I love that they have a short before the feature film. Before Finding Dory, there is Piper, the wordless story of a young sandpiper learning to find food on its own. The animation is so stunning that in the first moments I thought it was photographed rather than animated. The story is also incredibly endearing, which is another Pixar trademark.

I love that there are bonuses, like references to other Pixar films and little final scenes after the credits. It was a shame we were the only ones left in the theater to see the special Finding Nemo flashback scene at the end of Finding Dory.

What I love most, though, is the richness of the storytelling. All Pixar movies work on multiple levels. They certainly appeal to children and impart life lessons as all worthy tales do, but they also appeal to adults across the age spectrum with further layers of meaning.

Finding Dory is about finding family, both in the sense of family of origin and the family that we can make for ourselves through deep friendship. The resilience of family bonds in the face of great challenge is on full display.

For me, there was an additional family connection. One of the key elements of Dory’s character is that she suffers from short term memory loss.  In this film, there is an added element of vivid distant memories that re-surface.  It reminded me of the stage of Alzheimer’s disease where the person can’t remember what happened a minute ago but can remember what happened many years before.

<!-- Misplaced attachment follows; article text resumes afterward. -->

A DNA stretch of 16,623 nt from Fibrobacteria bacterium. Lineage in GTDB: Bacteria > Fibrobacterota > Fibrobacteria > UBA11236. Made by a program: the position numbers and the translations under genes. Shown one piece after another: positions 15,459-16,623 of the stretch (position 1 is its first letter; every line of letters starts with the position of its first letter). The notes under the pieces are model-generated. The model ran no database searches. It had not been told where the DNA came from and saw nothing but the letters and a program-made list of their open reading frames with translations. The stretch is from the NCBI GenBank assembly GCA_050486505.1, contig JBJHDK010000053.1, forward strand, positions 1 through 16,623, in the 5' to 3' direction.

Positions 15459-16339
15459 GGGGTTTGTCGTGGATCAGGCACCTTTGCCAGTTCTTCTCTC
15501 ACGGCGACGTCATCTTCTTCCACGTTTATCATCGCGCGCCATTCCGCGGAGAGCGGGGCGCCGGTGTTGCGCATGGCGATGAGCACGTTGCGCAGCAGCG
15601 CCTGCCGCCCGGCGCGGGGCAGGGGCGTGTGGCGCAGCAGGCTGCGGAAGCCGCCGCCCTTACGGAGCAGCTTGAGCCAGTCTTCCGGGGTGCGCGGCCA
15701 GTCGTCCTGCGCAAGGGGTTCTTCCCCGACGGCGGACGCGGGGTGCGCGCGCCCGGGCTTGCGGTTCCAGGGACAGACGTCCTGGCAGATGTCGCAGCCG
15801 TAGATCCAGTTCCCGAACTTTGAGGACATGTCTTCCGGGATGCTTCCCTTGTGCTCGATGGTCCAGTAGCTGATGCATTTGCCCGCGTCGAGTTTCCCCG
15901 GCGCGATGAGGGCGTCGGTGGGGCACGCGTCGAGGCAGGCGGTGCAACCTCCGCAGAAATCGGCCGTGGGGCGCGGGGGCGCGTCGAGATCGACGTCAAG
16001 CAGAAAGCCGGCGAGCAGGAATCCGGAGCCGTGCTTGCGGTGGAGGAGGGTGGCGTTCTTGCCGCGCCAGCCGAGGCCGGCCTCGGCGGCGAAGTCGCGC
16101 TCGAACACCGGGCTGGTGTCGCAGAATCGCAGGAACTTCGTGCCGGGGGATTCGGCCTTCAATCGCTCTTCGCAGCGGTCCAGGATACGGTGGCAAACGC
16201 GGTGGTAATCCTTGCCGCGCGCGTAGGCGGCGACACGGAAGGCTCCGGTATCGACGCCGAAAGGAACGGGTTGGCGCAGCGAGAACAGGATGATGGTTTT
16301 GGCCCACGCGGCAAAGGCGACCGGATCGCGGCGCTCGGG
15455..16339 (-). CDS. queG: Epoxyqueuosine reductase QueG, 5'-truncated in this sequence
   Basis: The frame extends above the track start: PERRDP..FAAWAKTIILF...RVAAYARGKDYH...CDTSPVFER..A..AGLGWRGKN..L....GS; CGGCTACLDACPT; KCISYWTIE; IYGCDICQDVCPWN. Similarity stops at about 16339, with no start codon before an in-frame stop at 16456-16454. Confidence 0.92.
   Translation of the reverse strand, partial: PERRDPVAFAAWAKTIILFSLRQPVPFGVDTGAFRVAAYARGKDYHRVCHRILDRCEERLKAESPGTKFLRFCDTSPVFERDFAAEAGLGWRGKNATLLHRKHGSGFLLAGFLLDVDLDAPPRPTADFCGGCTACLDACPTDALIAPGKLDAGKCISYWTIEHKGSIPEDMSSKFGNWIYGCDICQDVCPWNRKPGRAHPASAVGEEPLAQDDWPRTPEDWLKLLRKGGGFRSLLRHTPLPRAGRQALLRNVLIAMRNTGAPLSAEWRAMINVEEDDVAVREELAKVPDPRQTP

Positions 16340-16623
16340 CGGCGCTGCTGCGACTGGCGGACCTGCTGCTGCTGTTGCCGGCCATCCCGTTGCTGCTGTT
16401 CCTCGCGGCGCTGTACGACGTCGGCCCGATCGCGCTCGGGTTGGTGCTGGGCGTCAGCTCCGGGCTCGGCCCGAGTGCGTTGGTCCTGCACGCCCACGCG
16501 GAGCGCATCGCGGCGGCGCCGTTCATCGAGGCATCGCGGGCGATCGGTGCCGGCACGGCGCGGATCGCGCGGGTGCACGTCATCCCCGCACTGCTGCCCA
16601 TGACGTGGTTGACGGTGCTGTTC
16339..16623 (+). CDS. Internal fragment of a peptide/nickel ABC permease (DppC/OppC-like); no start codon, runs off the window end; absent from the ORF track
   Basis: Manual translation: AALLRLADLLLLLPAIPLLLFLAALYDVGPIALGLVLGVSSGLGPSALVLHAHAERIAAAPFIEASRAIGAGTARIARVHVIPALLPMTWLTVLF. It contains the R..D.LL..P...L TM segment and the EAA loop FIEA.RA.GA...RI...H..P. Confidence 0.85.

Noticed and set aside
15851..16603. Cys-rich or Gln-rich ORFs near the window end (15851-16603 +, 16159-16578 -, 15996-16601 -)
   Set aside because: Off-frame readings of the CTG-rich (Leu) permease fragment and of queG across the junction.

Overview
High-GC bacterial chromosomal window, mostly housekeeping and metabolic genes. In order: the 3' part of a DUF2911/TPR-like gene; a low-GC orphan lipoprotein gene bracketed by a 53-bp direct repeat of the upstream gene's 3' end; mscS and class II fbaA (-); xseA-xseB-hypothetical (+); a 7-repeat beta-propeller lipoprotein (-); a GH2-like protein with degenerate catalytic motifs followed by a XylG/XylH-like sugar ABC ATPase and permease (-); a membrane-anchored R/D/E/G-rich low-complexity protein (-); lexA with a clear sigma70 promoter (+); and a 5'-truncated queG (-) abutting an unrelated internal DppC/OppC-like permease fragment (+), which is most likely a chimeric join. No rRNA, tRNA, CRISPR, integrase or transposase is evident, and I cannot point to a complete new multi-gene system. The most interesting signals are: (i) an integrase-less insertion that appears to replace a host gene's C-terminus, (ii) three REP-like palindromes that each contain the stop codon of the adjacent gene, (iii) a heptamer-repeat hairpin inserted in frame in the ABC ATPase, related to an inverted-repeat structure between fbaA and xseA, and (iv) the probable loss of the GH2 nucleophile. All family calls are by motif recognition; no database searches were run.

It was especially poignant because my 91-year-old dad just lost his last sibling, who like their father and two other siblings, had suffered with Alzheimer’s disease. We have also known other people with Alzheimer’s or other forms of dementia and are familiar with the frustrations, fears, and dangers it causes, both to the persons with memory loss and the people around them.

There isn’t a cure, just ways of compensating and adjusting as best one can, moment to moment, trusting that , somehow, the bonds of family will be strong enough to draw us together and back to ourselves.

 

Alzheimer’s article

A blogger-friend Susan Cushman posted a link to this excellent article on dealing with Alzheimer’s disease.

There is significant history of Alzheimer’s disease in my family. My paternal grandfather and two of my aunts and one uncle were affected. We are very lucky that my dad, who is now ninety, has not been affected and is well past the age at which his own father and his siblings first had symptoms.

My parents have also had many friends who have developed Alzheimer’s or other forms of dementia.  There was so much in Dasha Kiper’s piece that was familiar to me from listening to my parents, from symptoms to everyday life to reactions of caregivers and family.

Enough from me, because the article is on the longer side and I’d much rather you spent your time reading Ms. Kiper’s words rather than mine.